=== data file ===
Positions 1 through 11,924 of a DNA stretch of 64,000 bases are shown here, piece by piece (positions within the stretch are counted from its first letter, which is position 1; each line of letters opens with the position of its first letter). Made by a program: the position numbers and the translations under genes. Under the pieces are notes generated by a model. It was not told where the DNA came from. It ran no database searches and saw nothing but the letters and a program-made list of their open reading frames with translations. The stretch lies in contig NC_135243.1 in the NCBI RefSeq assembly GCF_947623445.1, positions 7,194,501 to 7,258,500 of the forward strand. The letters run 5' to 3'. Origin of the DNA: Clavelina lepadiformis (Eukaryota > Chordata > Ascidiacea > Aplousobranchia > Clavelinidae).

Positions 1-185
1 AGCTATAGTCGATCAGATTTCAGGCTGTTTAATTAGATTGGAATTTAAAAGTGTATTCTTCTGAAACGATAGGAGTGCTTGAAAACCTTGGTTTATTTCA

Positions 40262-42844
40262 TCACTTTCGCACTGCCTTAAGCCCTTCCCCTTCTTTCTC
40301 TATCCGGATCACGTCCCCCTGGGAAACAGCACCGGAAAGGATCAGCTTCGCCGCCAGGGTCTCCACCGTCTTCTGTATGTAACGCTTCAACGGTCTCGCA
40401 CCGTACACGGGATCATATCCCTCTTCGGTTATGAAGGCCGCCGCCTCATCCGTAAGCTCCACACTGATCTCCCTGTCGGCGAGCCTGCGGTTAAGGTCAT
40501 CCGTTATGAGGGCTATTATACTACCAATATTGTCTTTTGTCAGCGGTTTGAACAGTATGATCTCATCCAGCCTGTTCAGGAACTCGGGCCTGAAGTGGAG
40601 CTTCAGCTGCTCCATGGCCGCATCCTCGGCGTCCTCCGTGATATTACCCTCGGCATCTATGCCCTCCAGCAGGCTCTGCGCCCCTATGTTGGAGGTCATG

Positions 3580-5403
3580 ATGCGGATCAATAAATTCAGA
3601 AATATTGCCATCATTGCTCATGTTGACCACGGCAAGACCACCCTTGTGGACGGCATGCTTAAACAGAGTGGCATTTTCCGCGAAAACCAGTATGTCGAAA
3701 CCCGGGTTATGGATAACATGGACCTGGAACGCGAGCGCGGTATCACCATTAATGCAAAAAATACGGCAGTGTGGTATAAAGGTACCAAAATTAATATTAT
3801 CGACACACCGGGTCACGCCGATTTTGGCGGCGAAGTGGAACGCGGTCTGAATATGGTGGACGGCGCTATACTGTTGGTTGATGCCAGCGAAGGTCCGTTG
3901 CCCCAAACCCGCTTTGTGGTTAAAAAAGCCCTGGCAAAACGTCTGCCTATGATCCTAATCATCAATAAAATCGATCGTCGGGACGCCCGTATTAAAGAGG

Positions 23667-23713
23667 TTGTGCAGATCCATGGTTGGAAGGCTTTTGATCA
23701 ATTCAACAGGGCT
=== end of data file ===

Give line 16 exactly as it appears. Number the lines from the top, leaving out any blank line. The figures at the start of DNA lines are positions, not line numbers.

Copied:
Positions 23667-23713